29. NTSB Report, ID No. DEN75FTE25, file No. 3-4290 (Oct. 19, 1974).
30. Anderson v. Vail Corp., 251 P.3d 1125, 1128 (Colo.App. 2010); Ciocian v. Vail Corp., 251 P.3d 1130, 1134 (Colo.App. 2010).
31. Anderson, 251 P.3d at 1129; Ciocian, 251 P.3d at 1134–35.
32. Jim Chalat and Evan Banker represented Ryan Bradley.
33. CRS § 33-44-104(2) provides that “[a] violation by a ski area operator of this article 44 or any rule promulgated by the passenger tramway safety board . . . shall, to the extent such violation causes injury to any person or damage to property, constitute negligence on the part of such operator.”
34. 3 CCR 718-1, ANSI B77.l-2006 § 22.214.171.124.3. That regulation has since been amended by ANSI B77.1-2011 § 126.96.36.199.3. and adopted by the PTSB. The 2011 standard dilutes the standard of care: “[A] lift attendant is required to be knowledgeable of operational and emergency procedures; monitor passengers’ use of the aerial lifts by observing, advising, and assisting passengers as they disembark from the lift; and to respond to unusual occurrences or conditions by choosing an appropriate action, which may include, without limitation, stopping the aerial lift.” (emphasis added).
36. Order Regarding Defendant’s Motion for Summary Judgment, Bradley, No. 11cv43.
37. Jim Chalat and Evan Banker represented J.R. Harris.
38. Harris, Lexis ID 28602069 at 9.
39. CRS § 33-44-109(2), (4).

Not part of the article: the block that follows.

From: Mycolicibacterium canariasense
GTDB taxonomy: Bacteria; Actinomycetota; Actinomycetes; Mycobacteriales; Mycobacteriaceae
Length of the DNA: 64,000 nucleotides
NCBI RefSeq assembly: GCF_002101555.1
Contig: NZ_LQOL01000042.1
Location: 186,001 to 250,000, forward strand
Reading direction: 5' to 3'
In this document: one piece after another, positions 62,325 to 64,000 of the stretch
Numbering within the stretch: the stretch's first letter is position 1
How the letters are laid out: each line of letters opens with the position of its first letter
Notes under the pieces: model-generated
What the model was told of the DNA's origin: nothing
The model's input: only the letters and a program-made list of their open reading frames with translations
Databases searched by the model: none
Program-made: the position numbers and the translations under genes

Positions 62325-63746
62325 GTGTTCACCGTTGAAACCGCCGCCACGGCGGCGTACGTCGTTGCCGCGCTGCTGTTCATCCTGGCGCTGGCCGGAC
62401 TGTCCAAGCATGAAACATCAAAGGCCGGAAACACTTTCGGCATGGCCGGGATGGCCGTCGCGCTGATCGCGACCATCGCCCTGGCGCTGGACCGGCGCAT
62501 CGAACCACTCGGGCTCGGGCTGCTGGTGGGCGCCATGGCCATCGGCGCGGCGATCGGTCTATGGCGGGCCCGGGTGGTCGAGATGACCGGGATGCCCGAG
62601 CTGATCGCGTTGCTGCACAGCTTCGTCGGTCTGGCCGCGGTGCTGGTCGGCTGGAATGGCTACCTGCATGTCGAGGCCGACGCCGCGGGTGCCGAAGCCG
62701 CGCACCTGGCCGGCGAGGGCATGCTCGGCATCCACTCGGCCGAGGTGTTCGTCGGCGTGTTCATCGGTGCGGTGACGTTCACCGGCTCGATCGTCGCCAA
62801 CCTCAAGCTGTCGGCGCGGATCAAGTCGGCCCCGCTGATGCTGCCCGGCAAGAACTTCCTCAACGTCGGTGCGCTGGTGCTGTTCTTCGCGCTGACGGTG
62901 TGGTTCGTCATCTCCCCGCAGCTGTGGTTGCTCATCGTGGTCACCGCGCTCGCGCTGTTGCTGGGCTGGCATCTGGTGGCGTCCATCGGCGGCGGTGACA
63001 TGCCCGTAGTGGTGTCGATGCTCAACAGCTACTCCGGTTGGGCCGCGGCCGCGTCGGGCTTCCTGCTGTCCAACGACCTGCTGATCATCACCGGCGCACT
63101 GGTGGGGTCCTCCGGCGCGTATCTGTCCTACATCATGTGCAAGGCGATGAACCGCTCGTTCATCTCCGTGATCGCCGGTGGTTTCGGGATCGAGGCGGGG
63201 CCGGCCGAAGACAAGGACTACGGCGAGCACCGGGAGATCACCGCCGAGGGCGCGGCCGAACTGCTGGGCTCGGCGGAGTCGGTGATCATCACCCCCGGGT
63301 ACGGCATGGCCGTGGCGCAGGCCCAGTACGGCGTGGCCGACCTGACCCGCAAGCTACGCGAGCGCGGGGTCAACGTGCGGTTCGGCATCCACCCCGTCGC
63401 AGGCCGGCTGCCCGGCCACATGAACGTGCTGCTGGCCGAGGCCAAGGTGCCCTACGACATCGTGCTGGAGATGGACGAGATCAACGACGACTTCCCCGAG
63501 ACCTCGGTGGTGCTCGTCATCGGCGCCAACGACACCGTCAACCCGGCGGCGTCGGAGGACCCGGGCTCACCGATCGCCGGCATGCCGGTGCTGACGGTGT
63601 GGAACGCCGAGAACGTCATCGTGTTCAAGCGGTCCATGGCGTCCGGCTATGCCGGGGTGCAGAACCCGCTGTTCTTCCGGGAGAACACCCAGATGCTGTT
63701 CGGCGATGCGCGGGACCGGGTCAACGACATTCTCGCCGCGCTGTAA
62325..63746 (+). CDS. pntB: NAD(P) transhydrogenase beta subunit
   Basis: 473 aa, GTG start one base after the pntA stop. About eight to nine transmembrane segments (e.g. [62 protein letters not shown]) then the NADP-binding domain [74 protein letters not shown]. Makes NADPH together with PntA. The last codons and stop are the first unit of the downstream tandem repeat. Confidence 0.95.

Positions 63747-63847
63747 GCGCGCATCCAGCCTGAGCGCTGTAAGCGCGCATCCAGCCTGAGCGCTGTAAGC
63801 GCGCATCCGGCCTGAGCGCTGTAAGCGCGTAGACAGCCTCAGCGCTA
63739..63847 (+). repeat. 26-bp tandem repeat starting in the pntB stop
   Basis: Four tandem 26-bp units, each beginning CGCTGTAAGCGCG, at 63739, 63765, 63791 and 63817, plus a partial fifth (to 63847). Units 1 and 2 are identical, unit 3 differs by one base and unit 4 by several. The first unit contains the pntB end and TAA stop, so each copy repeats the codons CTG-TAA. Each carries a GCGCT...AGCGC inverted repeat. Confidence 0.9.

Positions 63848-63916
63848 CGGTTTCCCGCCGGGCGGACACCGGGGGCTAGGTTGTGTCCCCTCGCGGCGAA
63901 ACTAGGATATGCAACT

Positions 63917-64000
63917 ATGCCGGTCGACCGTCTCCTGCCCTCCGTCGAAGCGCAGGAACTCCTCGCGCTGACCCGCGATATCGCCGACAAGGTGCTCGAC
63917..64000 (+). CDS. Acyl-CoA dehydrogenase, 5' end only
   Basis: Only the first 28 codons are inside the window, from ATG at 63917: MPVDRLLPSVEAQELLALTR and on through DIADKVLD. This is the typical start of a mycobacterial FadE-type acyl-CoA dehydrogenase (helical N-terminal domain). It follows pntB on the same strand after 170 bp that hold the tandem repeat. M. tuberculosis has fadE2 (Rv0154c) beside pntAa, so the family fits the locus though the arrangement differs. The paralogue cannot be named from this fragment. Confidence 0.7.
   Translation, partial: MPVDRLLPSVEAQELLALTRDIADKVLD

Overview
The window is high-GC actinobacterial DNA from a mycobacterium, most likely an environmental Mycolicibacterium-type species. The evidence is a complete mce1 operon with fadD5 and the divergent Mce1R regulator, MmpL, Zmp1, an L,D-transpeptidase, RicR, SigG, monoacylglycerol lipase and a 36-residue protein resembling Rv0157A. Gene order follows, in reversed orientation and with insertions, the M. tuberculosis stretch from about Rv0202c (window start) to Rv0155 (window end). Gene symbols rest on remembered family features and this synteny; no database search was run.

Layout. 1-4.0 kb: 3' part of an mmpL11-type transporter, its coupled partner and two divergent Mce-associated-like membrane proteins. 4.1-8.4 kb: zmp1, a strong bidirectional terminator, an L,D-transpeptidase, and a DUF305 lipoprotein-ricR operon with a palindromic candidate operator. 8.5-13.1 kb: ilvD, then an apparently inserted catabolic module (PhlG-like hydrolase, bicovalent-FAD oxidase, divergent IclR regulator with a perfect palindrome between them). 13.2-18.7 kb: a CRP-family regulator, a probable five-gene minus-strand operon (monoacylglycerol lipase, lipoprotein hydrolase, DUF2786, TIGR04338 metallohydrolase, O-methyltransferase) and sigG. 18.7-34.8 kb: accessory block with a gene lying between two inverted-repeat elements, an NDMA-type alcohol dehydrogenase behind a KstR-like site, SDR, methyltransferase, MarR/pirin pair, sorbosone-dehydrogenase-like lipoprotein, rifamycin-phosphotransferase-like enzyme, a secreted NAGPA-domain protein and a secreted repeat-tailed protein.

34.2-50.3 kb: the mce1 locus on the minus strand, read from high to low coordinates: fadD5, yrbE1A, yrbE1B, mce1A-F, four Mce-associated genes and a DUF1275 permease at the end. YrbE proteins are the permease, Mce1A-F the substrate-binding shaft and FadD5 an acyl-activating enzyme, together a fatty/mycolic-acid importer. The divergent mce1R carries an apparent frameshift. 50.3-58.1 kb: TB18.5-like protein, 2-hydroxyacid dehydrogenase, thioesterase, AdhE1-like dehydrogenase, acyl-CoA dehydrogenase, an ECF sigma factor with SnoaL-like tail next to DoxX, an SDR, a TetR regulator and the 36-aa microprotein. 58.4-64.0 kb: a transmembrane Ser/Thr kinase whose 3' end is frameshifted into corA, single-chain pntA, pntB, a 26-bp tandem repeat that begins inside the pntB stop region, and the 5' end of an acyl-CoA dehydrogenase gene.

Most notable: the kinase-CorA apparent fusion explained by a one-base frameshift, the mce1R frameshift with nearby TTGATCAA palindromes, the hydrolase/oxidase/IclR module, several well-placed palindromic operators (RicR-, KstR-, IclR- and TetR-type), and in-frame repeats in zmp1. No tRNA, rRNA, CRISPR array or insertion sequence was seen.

40. CRS § 33-14-116.
41. Harris, Lexis ID 28602069 at 9 (“Despite the fact that exculpatory agreements are not invalid of themselves, statutory requirements cannot be avoided or modified by contract.”) (first citing Peterman v. State Farm Mut. Auto. Ins. Co., 961 P.2d 487, 492 (Colo. 1998); then citing Amedeus Corp. v. McAllister, 232 P.3d 107 (Colo.App. 2009); and then citing Phillips, 668 P.2d at 987).
42. CRS § 33-44-107(4).
43. In his order, Judge Gannett relied on CRS § 33-44-102 as the source for the legislative purpose of the SSA.
44. Order Granting Plaintiff’s Motion in Limine to Exclude Evidence of the Liability Waiver Associated With the 2011-2012 Vail Season Pass Application for Taft Conlin, Ingalls v. Vail Corp., No. 2015cv000015 (Eagle Cty. Dist. Ct. June 8, 2018).
45. See Chalat, “Legal Precedent, Not Jury Verdict, at Heart of Conlin v. Vail,” Law Week Colo. 15 (July 9, 2018).
46. Ingalls v. Vail Corp., No. 2018CA1471, 2020 Colo.App. LEXIS 1658 (Colo.App. Oct. 1, 2020).
47. Donohoe, No. 2013cv030039. Jim Chalat represented Mrs. Donohoe and her daughter.